Hey Geoff, how’s New Zealand these days?
Yeah it’s good, nice to get out, but good to come back to also.
Yeah i bet! so what got you started on the whole shoe from a powerline thing?
I guess the curiosity started from growing up in West Auckland, it’s a nice place but there’s certainly no shortage of sneakers hanging from the wires. I’d been photographing them for a while and decided to look into it a little further. The more I looked the more I found, so it just took off from there.
Shoes way up high ain’t easy to photograph is it?
Ha! It’s dodging the traffic that’s the hard part!
How was your ‘sole intentions’ show in auckland back in february?
It was cool. Pretty surreal seeing it all come together and hanging on the walls but it went down really well. I had some great feedback from people who had always wondered about the swinging shoes and I’ve heard from people since that they can’t help but notice them now. There was a film crew following the project which is due to screen in NZ later this year with the goal to get it travelling further so those that send in their photos and theories will get a chance to see them in the flesh. Getting it to New York would be mad, taking it to where the epidemic is most prolific!
How long did it take to pull together?
I’ve been photographing them since about 2005 and then I did the website and the Flickr group has been up a year or so. The mosaic will keep growing as more pics come in, so it’s definitely a ‘work in progress’.
I saw it’s now called ‘shoefiti’ which is a bit retarded. Do you have a snappy name for it?
True, ‘Shoefiti’ is a bit lame, but not as bad as ‘tossing the galosh’. ‘Shoe slinging’ or ‘Chucking Chucks’... the craft has many guises but I’d rather just call it ‘art’.
Really? Are you sure it’s art? I think of it more like a dog pissing on every tree in the street. We all like to leave our mark one way or another.
Ha ha.. yeah I can see where you’re coming from. I suppose we’ve all carved our name into a school desk at some stage. But you check out some of the shots that have been sent in and there’s no denying their artistic value. It’s a form of progressive street sculpture and personally I feel it adds some creativity to an otherwise uneventful skyline. Subjective I know, but art all the same.
You also hooked up with the Skewville boys?
Yes mate! They’re doing some crazy shit over there.I was fortunate enough to catch up with them last year and the street art they’re turning out is unreal. They take everything to the next level and the dog project is a perfect example – over 3000 pairs worldwide takes skills. We went on a few missions around the town and got some great footage for the project, it would be a dream to get them down this part of the world and launch a few dogs locally.
I get asked idiotic questions about drug dealers - it’s an urban myth that seemingly will never die.People are a bit gullible aren’t they?
Yeah bro, would a car thief park them in his driveway? It’s definitely one of the more ‘popular’ theories. I’ve heard some interesting spins on it though, the colour/style/number of kicks signifying the types of drugs and dealers stashing the goods inside the shoes for the handover. There may have been some truth in it once but I’d say the cops are all over it now.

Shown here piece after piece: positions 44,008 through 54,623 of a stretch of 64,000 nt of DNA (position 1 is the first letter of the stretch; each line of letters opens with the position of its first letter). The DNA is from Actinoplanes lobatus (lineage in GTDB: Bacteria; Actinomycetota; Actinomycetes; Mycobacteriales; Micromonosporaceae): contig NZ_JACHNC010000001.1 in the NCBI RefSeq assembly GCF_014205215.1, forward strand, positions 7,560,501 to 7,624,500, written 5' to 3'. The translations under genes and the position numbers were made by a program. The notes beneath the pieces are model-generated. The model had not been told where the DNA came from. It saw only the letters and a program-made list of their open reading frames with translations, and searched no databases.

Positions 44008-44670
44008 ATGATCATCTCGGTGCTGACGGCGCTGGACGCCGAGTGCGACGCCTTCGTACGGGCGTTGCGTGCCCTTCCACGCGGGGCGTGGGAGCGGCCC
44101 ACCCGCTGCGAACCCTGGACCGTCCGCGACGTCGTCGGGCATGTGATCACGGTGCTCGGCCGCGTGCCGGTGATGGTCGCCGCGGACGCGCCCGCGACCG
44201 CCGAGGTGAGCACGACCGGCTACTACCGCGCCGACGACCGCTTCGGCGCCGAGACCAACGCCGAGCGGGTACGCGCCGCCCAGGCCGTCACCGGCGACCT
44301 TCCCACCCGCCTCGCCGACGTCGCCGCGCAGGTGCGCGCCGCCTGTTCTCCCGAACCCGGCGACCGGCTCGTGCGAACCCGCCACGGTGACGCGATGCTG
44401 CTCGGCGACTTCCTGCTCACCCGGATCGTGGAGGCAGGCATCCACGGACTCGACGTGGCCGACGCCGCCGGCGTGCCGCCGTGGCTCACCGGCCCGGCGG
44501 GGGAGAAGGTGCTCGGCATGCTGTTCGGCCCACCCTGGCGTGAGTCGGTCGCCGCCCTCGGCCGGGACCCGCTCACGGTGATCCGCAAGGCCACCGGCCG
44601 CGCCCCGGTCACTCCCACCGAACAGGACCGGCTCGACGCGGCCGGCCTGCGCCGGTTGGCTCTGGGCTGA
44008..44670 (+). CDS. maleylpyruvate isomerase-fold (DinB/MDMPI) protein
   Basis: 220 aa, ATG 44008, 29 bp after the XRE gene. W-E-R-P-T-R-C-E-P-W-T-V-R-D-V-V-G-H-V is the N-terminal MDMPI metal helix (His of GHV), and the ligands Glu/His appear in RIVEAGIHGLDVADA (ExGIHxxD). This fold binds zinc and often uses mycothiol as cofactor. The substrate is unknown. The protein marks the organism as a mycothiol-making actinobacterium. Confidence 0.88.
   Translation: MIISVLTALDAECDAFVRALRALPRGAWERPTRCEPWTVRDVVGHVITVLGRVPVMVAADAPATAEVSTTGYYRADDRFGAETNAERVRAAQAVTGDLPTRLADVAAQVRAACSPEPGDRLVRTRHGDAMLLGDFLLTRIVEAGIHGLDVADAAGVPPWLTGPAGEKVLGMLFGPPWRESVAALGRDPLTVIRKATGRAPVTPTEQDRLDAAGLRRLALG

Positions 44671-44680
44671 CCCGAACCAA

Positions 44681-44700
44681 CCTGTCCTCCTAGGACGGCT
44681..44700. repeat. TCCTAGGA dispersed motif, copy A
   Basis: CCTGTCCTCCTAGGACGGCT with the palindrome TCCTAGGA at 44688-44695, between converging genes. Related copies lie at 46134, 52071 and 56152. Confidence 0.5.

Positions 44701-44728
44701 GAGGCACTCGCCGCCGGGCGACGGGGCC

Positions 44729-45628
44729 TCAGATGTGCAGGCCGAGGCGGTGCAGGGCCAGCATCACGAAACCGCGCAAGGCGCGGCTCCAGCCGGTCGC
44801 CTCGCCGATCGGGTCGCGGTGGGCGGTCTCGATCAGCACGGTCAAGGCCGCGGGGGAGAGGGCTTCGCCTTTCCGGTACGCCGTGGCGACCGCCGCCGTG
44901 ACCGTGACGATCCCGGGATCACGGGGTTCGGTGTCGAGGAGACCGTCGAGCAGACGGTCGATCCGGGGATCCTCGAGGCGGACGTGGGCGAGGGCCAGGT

My explanation is that there is none. But I was told once that it started with guys in the army after WWII. When they left camp for the last time, they threw their boots on the powerlines as a final gesture... have you heard that one?
I get that from the States even now! Soldiers returning from service and throwing their boots up to symbolise the end of duty. There were even reports of protesters in Canberra throwing shoes as a symbolic gesture in anti-landmine rallies. It’s politically motivated for sure. I guess like all good legends, the origins are hard to trace, it may go back to Pagan rituals such as ‘mât de cocagne’ or as TMAN from Toronto says “It’s derived from the ancient art of tossing the caber and updated for urban environments”. So blame it on the Scottish!
Any idea if it is actually illegal? Public nuisance? Vandalism. Destruction of public property... do you know what the power companies think?
Hard to say. I have a friend who was working for one of the power companies and we approached them for sponsorship but they were quite keen to distance themselves from the project. Perhaps that’s not a good sign of its legality.
I must confess, we did the whole street near our office once, over 100 shoes dangling in the wind. It took kids about a month but they got them down eventually by burning the laces with three broomsticks taped end to end. Crafty little bastards! have you heard some good stories during your investigations?
There’s been some gems sent in, mostly from the throwers themselves. Stories of drunken nights and picking on friends, all very entertaining. Some of the best stories have been the simplest though. Just getting sick of blisters and launching your shoes to the heavens in retaliation and then there’s the simple pleasure one has from seeing them swing ‘til the day they drop.
I think it says something about the nature of the human mind – namely that everything has to have a explanation and a reason for existence? why do you think people get hung up on it?
There’s definitely a fascination with the unknown, it’s human nature I guess. Everything needs a label. For myself it’s been a shift in focus and a good lesson in awareness. If you’re reading this or get to check out the exhibition, chances are you’ll start looking up more and notice them swinging more also. Sneakers from powerlines can mean as much or as little as you choose, they’re just another strand in the fabric of society... but every shoe that’s up has a story.
Published: Jun 4th, 2008